AMICI developer’s guide
This document contains information for AMICI developers, not too relevant to regular users.
Branches / releases
AMICI roughly follows the
All new contributions are merged into
develop. These changes are
regularly merged into
master as new releases. For release versioning
we are trying to follow semantic versioning.
New releases are created on Github and are automatically deployed to
archiving and to obtain a digital object identifier (DOI) to make them
citable. Furthermore, our CI pipeline will
automatically create and deploy a new release on
We try to keep a clean git history. Therefore, feature pull requests are
develop. Merging of release branches to master is
done via merge commits.
When starting to work on some issue
When starting to work on some Github issue, please assign yourself to let other developers know that you are working on it to avoid duplicate work. If the respective issue is not completely clear, it is generally a good idea to ask for clarification before starting to work on it.
If you want to work on something new, please create a Github issue first.
When making code contributions, please follow our style guide and the process described below:
Check if you agree to release your contribution under the conditions provided in
LICENSE. By opening a pull requests you confirm us that you do agree.
Start a new branch from
develop(on your fork, or at the main repository if you have access)
Implement your changes
Submit a pull request to the
Make sure your code is documented appropriately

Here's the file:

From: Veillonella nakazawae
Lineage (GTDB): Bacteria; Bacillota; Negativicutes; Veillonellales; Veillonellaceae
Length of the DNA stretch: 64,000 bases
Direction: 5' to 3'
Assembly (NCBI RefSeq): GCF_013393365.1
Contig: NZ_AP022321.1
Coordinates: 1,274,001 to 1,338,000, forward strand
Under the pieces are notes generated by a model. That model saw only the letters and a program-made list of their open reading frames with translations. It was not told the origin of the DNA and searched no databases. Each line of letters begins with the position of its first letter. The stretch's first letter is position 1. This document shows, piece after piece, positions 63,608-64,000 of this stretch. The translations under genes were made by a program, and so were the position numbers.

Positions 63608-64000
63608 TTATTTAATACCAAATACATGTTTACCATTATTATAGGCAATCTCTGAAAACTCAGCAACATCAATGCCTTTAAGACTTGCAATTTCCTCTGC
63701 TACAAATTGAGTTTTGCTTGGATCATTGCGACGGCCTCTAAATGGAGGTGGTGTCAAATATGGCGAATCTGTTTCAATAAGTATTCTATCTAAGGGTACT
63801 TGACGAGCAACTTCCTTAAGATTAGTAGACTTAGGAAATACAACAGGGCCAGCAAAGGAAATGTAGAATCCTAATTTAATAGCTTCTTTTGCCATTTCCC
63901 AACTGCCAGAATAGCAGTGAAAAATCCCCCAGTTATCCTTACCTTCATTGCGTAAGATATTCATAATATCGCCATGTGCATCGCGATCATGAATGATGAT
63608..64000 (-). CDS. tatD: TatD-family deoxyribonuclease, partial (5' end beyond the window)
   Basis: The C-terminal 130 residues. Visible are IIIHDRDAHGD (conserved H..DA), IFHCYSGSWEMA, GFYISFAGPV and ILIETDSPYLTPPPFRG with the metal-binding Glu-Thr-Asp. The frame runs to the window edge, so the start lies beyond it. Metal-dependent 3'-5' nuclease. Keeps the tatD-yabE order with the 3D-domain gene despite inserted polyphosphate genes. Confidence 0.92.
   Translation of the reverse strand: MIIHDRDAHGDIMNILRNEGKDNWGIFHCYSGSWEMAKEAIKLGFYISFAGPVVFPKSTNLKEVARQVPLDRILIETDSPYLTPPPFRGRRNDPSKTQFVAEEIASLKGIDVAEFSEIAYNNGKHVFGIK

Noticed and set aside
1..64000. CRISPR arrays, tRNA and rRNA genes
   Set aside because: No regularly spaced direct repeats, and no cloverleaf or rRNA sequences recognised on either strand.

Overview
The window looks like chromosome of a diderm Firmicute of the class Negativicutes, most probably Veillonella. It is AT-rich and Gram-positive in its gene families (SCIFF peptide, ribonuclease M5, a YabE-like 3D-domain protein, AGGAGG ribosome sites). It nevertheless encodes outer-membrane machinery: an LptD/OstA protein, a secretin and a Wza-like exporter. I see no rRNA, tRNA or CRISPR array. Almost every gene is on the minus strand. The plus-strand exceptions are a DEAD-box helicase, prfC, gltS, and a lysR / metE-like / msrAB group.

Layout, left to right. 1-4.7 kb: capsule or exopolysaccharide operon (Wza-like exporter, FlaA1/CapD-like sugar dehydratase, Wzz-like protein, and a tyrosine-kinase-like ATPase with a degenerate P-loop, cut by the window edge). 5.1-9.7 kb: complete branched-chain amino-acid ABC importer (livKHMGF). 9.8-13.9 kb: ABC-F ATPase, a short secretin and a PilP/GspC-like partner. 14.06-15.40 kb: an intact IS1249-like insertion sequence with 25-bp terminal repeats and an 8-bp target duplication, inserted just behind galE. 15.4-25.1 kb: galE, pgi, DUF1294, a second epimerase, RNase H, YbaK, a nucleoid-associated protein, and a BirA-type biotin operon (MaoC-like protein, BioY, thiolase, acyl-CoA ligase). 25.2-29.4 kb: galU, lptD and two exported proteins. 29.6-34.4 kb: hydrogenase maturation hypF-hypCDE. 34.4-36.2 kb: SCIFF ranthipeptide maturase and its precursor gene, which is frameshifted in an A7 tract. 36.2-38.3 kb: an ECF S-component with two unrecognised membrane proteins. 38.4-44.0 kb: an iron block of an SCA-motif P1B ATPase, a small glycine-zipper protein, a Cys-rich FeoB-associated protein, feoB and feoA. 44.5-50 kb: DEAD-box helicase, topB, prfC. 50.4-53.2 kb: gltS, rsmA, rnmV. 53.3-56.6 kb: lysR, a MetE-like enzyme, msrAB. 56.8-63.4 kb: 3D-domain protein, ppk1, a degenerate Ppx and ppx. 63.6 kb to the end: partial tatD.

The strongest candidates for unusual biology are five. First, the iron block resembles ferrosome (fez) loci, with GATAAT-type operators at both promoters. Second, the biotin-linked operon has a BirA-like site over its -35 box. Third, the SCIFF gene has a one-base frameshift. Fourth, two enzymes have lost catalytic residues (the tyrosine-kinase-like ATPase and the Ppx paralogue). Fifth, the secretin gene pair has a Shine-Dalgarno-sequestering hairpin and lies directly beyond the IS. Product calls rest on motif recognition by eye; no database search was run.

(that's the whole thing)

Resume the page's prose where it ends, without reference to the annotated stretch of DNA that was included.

scripts/run-doxygen.shto check completeness of your documentation
Make sure your code is compatible with C++17,
clang(our CI pipeline will do this for you)
When adding new functionality, please also provide test cases (see
Write meaningful commit messages
Run all tests to ensure nothing was broken (more details)
scripts/buildAll.sh && scripts/run-cpp-tests.sh.
If you made changes to the Matlab or C++ code and have a Matlab license, please also run
If you made changes to the Python or C++ code, run
When all tests are passing and you think your code is ready to merge, request a code review (see also our code review guideline)
Wait for feedback. If you do not receive feedback to your pull request within a week, please give us a friendly reminder.
All files and functions should come with file-level and function-level documentation.
All new functionality should be covered by unit or integration tests. Runtime of those tests should be kept as short as possible.
In terms of Python compatibility, we follow numpy’s NEP 29.
For the Python code we want to follow PEP8. Although this is not the case for all existing code, any new contributions should do so.
We use Python type hints for all functions (but not for class attributes, since they are not supported by the current Python doxygen filter). In Python code type hints should be used instead of doxygen
For function docstrings, follow this format:
"""One-line description. Possible a more detailed description Arguments: Argument1: This needs to start on the same line, otherwise the current doxygen filter will fail. Returns: Return value Raises: SomeError in case of some error. """
We use C++14
We want to maintain compatibility with g++, clang and the Intel C++ compiler
For code formatting, we use the settings from
.clang-formatin the root directory
Details to be defined
To be defined
- Organization of the documentation
- Code review guide
- Continuous integration (CI) and tests
- Debugging AMICI